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Lumen Scholar studies media coverage of Indian terror attack

Hannah Williams (left) and Brooke Barnett

Hannah Williams (left) and Brooke Barnett

In the thick of a breaking news story such as the Mumbai bombings that killed scores of people, it can be tough for reporters to critique their own work, and that’s where Elon University senior Hannah Williams fills a need.

A journalism and English professional writing rhetoric major, the Minnesota native is working with her Lumen Mentor, associate professor of communications Brooke Barnett, to conduct a rhetorical analysis of news coverage from magazines in the United States, the United Kingdom and India following the 2008 attack.

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School of Communications students honored by BEA

Students from the School of Communications were honored by the Broadcast Education Association’s Festival of Media Arts in several awards categories.

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Faculty & Staff Updates

March 30, 2010

Colin Donohue ’05, Travis Lusk ’05 present at annual College Media Advisers conference

Colin Donohue and Travis Lusk

Colin Donohue and Travis Lusk

Travis Lusk, a 2005 Elon alumnus, and Colin Donohue, coordinator of student media in the School of Communications and a 2005 alumnus, presented two sessions about student media Web site development on March 15 at the College Media Advisers conference in New York.

Lusk and Donohue gave an initial session titled “Starting a professional student org Web site” that was geared toward students who didn’t have Web sites for their media organizations or who had sites but wanted to reconceive their online presence. The second presentation, titled “Advanced student media Web sites: Content, marketing, technology and revenue,” was a higher level discussion aimed at students who wanted tips about how to promote and monetize their sites.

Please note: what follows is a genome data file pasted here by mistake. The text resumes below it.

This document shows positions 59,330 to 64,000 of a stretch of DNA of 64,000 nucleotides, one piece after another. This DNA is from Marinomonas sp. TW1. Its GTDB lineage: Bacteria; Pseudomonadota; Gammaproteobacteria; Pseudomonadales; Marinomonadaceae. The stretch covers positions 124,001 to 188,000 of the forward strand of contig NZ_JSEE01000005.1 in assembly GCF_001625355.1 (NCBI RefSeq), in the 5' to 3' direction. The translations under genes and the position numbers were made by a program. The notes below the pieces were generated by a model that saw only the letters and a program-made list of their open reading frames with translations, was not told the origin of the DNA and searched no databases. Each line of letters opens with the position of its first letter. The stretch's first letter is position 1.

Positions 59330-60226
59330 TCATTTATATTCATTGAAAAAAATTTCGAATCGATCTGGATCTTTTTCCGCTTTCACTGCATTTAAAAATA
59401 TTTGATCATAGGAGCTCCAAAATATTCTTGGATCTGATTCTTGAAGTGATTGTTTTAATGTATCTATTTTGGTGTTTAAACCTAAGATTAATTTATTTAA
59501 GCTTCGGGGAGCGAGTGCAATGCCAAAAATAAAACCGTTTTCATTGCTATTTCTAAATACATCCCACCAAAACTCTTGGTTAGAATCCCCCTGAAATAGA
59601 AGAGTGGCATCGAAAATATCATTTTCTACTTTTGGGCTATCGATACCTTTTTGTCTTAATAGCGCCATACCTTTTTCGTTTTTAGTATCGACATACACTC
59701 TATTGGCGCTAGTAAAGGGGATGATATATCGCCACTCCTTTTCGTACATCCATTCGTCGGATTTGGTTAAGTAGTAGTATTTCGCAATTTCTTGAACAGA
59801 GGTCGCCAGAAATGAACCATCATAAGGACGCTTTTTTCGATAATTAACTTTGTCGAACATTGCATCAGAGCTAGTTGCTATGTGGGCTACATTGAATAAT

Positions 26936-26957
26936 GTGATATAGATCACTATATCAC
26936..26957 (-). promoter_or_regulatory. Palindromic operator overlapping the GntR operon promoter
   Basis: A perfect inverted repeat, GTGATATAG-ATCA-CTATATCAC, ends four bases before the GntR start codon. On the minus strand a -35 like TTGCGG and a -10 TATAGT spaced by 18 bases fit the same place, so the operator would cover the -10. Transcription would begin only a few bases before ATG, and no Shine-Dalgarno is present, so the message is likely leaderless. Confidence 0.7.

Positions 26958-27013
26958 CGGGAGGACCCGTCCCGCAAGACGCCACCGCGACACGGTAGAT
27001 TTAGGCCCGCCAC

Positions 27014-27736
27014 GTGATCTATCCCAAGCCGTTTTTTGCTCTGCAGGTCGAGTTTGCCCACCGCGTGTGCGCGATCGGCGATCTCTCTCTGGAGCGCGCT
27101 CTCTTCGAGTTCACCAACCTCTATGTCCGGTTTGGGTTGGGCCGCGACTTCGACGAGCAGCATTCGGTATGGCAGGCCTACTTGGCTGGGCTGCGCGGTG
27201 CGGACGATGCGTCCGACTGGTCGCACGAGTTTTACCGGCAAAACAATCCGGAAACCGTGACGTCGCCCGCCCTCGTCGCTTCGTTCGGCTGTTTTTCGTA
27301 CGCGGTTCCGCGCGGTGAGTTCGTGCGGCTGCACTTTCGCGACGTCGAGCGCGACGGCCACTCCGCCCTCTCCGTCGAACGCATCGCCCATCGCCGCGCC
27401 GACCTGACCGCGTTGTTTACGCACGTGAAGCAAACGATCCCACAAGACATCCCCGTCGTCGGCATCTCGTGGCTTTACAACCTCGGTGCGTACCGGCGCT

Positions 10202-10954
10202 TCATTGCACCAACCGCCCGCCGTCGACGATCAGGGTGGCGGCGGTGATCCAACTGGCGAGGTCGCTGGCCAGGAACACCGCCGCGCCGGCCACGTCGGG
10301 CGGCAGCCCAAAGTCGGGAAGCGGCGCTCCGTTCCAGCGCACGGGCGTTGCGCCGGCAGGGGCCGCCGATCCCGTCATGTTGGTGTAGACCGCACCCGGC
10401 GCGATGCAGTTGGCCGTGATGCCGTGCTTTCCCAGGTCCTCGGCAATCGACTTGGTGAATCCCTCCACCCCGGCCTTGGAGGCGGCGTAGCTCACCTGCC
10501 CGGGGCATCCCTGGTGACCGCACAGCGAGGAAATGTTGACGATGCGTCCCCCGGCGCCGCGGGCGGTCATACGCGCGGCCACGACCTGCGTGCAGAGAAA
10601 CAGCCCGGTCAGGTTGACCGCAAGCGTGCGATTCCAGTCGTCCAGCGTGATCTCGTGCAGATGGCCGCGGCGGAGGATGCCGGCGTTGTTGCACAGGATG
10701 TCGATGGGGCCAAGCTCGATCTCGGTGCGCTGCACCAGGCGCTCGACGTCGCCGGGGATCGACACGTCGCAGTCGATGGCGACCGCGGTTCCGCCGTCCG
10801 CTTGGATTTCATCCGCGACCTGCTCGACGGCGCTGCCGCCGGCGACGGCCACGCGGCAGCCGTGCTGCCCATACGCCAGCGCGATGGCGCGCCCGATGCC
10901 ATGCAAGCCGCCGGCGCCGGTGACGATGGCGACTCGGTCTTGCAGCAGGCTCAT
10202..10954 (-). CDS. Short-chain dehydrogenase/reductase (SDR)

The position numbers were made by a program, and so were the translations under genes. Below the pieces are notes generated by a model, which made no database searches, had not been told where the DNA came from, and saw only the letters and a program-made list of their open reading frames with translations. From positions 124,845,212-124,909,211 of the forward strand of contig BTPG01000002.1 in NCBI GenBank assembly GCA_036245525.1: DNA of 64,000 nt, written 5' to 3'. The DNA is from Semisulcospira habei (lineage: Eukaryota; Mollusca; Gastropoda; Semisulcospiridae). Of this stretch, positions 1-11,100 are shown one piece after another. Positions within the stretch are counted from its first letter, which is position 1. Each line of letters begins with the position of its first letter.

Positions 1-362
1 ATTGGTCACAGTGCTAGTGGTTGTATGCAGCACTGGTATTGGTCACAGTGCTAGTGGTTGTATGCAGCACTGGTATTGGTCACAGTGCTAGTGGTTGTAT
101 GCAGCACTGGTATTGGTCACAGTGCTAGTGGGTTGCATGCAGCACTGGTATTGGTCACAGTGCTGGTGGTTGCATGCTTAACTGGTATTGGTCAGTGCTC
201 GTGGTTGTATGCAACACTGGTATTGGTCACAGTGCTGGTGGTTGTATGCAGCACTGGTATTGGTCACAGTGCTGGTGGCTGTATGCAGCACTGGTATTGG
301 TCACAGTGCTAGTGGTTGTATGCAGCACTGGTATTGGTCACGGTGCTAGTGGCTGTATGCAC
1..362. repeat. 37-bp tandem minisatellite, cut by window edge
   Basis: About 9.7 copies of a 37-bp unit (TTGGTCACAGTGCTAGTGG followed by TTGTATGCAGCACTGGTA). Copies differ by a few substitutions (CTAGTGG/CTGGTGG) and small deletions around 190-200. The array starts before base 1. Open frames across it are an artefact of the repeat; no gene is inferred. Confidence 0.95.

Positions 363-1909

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Katherine Branston ’09, Lee Bush publish study on social good networks

Lee Bush

Lee Bush

Katherine Branston ’09 and Lee Bush, associate professor in the School of Communications, had a paper published in a special nonprofit issue of the international online public relations journal PRism.

The paper, titled “The nature of online social good networks and their impact on non-profit organisations and users,” examined online networks that connect multiple nonprofit organizations and causes with the public. The study used a mixed-methods approach–content analysis, user survey data and in-depth interviews with nonprofit organizations–to identify emerging trends in cause-related networking and determine the benefits for nonprofit marketing and fundraising.

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Book by David Copeland explores media’s impact on national agenda

David Copeland's Active Voice

David Copeland's Active Voice

When four black students from North Carolina A&T University decided to sit at a segregated lunch counter in a Greensboro, N.C., Woolworth’s store 50 years ago, they didn’t plan on using media to affect national change. They were simply making a principled stand in their small corner of the nation.

But when the local media and, in turn, the national media picked up the story, it led to sit-ins across the country and demonstrated to influential black leaders, such as Martin Luther King Jr., the power of media to influence cultural shifts. It’s anecdotes like these that pepper Communications professor David Copeland’s new book, The Media’s Role in Defining the Nation: The Active Voice, published by Peter Lang Publishing.

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Harlen Makemson studies media, NASA in new book

Harlen Makemson's Media and NASA

Harlen Makemson's Media and NASA

ABC News journalist Jules Bergman filled the TV screen to give an update on the Apollo 13 space mission. Bergman had been covering the space program since before the Gemini missions, so he had become a signature personality in media coverage of lunar events. On this day, Bergman had bad news.

“Apollo 13 is apparently also losing breathing oxygen,” he said. “The emergency has ruled out any chance of a lunar landing and could endanger the lives of the astronauts themselves, if the (lunar module’s) oxygen supply plus whatever is left of the Command Module’s oxygen can’t last them until they can get back to Earth.”